Much of Signal To Noise’s freshness stems from its immersion in Mexican culture. Mexico City comes alive in Moreno-Garcia’s writing, from Daniela’s prosperous neighbourhood to Sebastian’s run-down apartment, to the abandoned factory that Meche and her friends break into to cast spells. In between all the magic and coming of age drama, the book finds time to touchingly reflect on Mexican family life, in the scenes where Meche reunites with her estranged family to help with the funeral preparations and the wake. But more than anything else, Signal To Noise is fuelled by Moreno-Garcia’s love of music. The book could probably double as a primer for Latin-American popular music, and one could certainly spend a lot of time going through the YouTube playlists inspired by the novel. The book’s use of Latin American singers and bands is an interesting aspect that helps draw the reader into Meche’s world, and there are enough shout outs to classic rock from the UK and the US to give the reader unfamiliar with Latin American rock an idea of how Moreno-Garcia chooses appropriate music for both the spell the characters are casting and where they are thematically and emotionally in the story. I particularly enjoyed that the hex that Meche crosses the line with was soundtracked by King Crimson’s ‘In The Court Of The Crimson King’, described wonderfully as “a track to bring down houses and topple monarchs”.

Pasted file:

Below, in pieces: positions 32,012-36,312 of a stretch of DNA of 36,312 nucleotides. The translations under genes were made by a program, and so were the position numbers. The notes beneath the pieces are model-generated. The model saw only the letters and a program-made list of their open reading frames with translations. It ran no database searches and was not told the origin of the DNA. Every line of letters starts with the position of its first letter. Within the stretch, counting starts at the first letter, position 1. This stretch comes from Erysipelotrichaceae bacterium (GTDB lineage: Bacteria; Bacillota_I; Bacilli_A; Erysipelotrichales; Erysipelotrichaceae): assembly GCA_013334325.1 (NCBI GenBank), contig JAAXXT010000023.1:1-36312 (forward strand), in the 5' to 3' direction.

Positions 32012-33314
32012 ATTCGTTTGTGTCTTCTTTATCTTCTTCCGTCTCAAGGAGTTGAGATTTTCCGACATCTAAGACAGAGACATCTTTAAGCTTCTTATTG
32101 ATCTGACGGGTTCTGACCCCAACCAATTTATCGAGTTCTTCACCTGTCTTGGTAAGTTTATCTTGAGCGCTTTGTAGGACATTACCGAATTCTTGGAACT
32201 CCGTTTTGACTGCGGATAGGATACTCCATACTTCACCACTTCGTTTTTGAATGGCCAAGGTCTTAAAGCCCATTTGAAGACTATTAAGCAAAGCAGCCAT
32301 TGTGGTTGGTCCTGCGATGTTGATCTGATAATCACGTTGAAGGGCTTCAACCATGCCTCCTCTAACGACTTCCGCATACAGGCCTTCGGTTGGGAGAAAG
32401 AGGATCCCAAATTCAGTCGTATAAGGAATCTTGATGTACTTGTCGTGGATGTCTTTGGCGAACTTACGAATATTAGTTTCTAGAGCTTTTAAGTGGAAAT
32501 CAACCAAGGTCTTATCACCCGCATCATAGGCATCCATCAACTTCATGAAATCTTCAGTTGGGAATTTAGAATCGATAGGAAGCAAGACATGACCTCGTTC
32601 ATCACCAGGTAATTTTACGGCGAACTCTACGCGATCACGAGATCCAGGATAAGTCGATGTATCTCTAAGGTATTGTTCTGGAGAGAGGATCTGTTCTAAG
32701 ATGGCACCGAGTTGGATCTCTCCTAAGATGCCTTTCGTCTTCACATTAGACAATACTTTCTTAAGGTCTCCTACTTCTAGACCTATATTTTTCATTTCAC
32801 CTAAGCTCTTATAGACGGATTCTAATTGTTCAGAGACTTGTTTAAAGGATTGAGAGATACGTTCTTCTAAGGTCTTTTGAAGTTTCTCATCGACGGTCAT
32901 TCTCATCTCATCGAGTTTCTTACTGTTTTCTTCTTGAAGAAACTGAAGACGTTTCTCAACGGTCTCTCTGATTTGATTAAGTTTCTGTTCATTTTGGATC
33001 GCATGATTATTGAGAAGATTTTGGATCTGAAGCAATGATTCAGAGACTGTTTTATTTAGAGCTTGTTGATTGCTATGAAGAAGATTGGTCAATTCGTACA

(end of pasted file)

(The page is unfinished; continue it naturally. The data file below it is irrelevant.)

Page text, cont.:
But Moreno-Garcia doesn’t just use the music itself; the book is also a love letter to the various formats people have listened to music with over the past thirty years. Most of Meche’s magic is carried out using vinyl, with the circular LPs representing Meche’s circle of witches; herself, Sebastian and Daniela. Throughout the scenes in the 80s Meche listens to music on her Walkman, the headphones isolating her from the world around her, symbolising her loneliness and defensiveness. The image of a cassette tape recurs many times in the book, with characters lamenting that you can’t rewind real life as you can with a tape. In the scenes set in the 2000s, Meche has an iPod, but is still using her music as a barrier between herself and the rest of the world; she is no less isolated as an adult. Her eventual reconciliation with Sebastian is symbolised by her handing him an empty iPod, which they can fill with new songs they experience together. If the past can’t be erased and rewound like a tape, there is still the hope of being able to start afresh and move on, with the past not forgotten but put aside.